The Precursors to Strategy
The concept of strategy took longer to develop. And when the word eventually entered common usage, it meant something very different from either the classical notion generalship or the proto-Byzantine notion of the conduct of battle. This owed to the mutual influence of two Frenchmen, who each introduced a novel concept of his own.
The first of these was Paul-Gédéon Joly de Maïzeroy, an accomplished Hellenist who had served under the legendary Maurice de Saxe in his campaigns of the 1740s. Maïzeroy introduced the concept of dialectics in his 1767 Treatise on Tactics, defining it as “encompassing the art of forming the plans for a campaign, and conducting its operations.”3 Dialectics could also extend far beyond the operations of a single army, to include the supporting actions of armies on adjacent fronts, or even the operations of allies in entirely different theaters.
This sounds a lot like the modern definition of strategy, which encompasses the entire war and is the ultimate responsibility of the head-of-state. Indeed, Maïzeroy adds: “The system of these great operations is always formed at court under the supervision of the prince; or at least generals only undertake them after having communicated their views and received his orders.”4 Maïzeroy’s expansive concept, which extended from the maneuvers of individual armies to the entire war, thus represents the first explicit identification of a realm of warfare entirely separate from battle.
The second important innovator was Jacques-Antoine-Hippolyte de Guibert, the most important advocate for reform following France’s defeat in the Seven Years’ War. Between 1770 and 1772 he published a two-volume essay on tactics which popularized the concept of grand tactics. The term had previously been defined by M. Bouchaud de Bussy in his 1757 translation of Aelian’s 2nd-century tactical manual. In the preface, he distinguishes grand tactics from elementary tactics: where elementary tactics is concerned with arranging individual units in standardized formations, grand tactics arranges the entire army according to the terrain. This applied not just to battle, but to marches and encampments.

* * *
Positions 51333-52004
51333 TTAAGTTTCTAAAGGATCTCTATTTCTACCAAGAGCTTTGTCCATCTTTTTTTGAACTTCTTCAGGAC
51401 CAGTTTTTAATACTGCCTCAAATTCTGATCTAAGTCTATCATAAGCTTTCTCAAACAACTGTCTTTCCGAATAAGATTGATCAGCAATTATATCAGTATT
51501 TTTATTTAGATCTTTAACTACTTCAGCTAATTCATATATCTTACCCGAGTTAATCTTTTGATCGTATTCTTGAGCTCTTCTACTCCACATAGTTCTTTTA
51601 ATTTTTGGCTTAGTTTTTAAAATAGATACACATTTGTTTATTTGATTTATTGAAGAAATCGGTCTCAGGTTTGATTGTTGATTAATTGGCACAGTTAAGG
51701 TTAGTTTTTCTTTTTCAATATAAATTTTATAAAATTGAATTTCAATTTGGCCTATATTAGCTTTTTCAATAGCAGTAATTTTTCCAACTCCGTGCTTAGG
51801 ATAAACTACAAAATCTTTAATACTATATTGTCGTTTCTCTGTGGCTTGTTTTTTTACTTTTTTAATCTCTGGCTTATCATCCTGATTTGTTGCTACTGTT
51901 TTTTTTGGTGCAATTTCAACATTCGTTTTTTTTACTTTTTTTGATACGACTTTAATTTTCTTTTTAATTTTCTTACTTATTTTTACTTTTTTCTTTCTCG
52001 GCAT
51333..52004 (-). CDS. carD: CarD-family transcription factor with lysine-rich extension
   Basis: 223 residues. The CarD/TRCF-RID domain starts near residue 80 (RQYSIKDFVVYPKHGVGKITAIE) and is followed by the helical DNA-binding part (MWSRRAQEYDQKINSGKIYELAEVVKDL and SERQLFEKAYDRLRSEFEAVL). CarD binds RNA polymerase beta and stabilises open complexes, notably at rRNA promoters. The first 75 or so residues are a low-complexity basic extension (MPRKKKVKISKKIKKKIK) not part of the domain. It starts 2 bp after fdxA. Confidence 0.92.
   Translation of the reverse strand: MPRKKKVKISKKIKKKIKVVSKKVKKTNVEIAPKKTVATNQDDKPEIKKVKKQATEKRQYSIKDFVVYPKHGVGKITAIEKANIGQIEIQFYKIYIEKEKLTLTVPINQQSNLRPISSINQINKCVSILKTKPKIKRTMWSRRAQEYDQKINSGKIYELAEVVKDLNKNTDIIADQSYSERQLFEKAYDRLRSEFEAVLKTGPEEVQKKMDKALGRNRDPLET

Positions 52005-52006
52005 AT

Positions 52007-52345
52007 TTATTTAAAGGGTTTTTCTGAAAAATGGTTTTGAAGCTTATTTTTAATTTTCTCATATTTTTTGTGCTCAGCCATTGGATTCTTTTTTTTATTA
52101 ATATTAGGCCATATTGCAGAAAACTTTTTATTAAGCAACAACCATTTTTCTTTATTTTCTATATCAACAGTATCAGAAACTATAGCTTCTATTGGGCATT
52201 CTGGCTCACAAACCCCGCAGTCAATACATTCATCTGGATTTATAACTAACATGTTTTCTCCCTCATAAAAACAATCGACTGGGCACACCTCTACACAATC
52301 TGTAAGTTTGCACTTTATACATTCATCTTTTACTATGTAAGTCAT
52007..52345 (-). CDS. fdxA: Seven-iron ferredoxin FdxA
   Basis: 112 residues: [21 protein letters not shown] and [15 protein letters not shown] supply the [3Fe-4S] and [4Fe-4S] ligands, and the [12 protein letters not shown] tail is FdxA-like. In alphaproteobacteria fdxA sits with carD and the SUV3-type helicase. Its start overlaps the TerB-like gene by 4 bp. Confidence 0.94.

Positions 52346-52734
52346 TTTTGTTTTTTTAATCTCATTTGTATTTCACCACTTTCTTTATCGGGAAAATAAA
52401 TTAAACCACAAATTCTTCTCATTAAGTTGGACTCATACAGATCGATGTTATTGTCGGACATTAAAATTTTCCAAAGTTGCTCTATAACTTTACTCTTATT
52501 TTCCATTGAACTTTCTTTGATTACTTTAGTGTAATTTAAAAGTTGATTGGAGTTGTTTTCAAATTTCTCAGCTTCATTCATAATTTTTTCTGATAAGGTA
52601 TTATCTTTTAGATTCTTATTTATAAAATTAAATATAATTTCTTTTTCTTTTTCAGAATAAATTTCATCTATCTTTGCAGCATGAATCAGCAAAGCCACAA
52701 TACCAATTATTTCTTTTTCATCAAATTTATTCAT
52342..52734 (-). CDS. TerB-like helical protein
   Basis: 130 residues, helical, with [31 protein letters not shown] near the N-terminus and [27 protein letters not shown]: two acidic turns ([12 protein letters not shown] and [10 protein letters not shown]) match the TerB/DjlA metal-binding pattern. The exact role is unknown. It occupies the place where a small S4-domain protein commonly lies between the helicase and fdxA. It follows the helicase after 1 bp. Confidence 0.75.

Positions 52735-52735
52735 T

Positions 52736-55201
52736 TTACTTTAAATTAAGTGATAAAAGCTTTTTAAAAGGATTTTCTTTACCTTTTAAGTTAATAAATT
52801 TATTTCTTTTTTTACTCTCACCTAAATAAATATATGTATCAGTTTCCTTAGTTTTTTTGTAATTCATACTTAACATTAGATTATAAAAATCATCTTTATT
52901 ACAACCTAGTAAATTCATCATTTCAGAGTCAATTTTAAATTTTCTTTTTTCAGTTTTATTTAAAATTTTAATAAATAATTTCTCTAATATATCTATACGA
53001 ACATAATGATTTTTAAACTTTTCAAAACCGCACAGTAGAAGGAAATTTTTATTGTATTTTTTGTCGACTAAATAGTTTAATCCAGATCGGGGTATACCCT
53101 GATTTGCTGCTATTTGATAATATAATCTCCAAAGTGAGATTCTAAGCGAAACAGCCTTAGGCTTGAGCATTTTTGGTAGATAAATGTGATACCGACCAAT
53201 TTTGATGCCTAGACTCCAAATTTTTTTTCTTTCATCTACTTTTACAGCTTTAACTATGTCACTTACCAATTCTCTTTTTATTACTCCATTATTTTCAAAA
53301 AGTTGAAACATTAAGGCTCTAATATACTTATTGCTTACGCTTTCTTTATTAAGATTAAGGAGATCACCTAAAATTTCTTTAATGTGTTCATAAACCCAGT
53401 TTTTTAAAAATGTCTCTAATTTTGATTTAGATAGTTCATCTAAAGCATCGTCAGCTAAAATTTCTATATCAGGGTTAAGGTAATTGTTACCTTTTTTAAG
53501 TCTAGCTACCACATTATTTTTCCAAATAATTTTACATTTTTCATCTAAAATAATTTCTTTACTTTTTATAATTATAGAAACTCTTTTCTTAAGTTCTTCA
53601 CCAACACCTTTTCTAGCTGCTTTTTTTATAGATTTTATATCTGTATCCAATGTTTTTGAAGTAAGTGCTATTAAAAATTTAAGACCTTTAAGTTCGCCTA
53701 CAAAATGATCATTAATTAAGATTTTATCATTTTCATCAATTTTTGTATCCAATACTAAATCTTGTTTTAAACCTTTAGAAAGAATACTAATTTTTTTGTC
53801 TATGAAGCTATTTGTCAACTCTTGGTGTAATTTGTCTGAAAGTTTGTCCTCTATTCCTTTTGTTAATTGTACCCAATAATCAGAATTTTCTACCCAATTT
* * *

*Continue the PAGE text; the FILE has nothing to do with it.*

Guibert elaborated Bussy’s notion of grand tactics, calling it the science of generals: “just as elementary tactics has for its object to move a regiment in all the circumstances that war might offer, grand tactics has as its object to move an army according to all possibilities.” This naturally encompassed combined arms, arranging units of infantry, cavalry, and artillery to best effect. Guibert was especially interested in the march, demonstrating how many campaigns were won by a rapid march to a decisive point (for an illustration of one of his examples, see this thread on Denain).